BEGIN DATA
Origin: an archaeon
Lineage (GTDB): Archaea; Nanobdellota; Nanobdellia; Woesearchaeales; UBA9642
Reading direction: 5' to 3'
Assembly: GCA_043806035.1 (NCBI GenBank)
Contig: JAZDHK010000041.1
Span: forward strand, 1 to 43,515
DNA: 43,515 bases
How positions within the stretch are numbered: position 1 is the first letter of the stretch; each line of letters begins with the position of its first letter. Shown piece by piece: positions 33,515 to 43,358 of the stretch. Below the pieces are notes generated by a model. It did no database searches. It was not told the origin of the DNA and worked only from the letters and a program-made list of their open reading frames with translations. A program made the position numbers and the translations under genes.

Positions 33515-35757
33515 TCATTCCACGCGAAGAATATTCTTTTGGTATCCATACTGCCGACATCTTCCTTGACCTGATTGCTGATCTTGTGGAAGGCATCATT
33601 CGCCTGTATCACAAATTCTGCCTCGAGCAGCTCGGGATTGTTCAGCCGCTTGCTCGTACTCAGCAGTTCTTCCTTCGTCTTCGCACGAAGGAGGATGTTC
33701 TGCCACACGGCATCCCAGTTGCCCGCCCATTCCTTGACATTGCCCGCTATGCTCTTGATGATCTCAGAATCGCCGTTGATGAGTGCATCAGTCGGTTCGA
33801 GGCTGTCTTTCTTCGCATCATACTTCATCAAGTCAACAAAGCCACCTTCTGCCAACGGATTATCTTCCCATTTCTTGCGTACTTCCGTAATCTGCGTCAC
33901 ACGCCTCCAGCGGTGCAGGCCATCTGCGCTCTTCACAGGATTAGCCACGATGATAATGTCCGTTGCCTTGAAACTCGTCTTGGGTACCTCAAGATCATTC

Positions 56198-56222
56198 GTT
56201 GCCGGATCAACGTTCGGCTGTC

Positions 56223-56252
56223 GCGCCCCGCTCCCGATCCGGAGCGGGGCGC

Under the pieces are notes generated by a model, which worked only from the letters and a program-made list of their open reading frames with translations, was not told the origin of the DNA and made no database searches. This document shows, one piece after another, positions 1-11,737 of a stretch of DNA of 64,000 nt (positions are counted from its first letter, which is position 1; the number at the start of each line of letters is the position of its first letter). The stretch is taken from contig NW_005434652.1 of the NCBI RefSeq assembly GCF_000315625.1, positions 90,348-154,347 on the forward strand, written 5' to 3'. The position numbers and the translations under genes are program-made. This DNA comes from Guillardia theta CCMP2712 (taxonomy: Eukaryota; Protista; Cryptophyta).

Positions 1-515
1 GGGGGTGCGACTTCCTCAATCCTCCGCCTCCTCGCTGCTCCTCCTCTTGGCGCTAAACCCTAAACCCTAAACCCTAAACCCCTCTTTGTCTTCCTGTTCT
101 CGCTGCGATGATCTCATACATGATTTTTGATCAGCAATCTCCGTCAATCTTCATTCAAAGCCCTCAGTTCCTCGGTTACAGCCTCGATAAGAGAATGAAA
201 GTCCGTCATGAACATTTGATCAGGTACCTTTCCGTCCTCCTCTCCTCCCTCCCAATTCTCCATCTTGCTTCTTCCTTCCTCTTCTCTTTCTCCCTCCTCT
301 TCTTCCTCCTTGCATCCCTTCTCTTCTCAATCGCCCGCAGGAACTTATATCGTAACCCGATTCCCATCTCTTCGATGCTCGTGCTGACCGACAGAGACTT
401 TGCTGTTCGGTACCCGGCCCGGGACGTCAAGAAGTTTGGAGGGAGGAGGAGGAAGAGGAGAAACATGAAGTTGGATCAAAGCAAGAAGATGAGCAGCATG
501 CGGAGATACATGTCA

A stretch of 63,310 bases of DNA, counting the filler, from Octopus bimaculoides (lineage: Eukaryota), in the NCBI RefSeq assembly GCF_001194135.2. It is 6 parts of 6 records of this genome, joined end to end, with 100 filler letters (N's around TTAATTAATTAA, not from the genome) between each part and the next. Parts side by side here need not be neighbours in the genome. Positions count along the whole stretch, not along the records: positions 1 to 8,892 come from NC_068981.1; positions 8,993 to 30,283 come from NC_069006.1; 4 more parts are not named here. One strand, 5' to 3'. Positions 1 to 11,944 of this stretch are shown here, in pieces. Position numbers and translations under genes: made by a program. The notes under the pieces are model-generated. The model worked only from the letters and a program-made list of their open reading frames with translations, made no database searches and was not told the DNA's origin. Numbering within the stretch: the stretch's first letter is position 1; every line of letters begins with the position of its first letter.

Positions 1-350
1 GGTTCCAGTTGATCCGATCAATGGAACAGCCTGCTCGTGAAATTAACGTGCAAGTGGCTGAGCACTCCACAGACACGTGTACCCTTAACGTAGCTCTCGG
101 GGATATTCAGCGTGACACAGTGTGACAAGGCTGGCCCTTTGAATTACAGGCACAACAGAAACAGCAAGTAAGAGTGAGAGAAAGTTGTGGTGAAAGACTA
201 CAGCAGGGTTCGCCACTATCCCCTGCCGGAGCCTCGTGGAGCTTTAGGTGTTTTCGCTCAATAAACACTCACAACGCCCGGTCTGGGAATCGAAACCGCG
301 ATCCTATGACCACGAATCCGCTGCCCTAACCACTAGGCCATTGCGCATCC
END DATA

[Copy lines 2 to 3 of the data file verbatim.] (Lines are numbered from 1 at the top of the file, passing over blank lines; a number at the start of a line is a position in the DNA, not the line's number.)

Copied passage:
Lineage (GTDB): Archaea; Nanobdellota; Nanobdellia; Woesearchaeales; UBA9642
Reading direction: 5' to 3'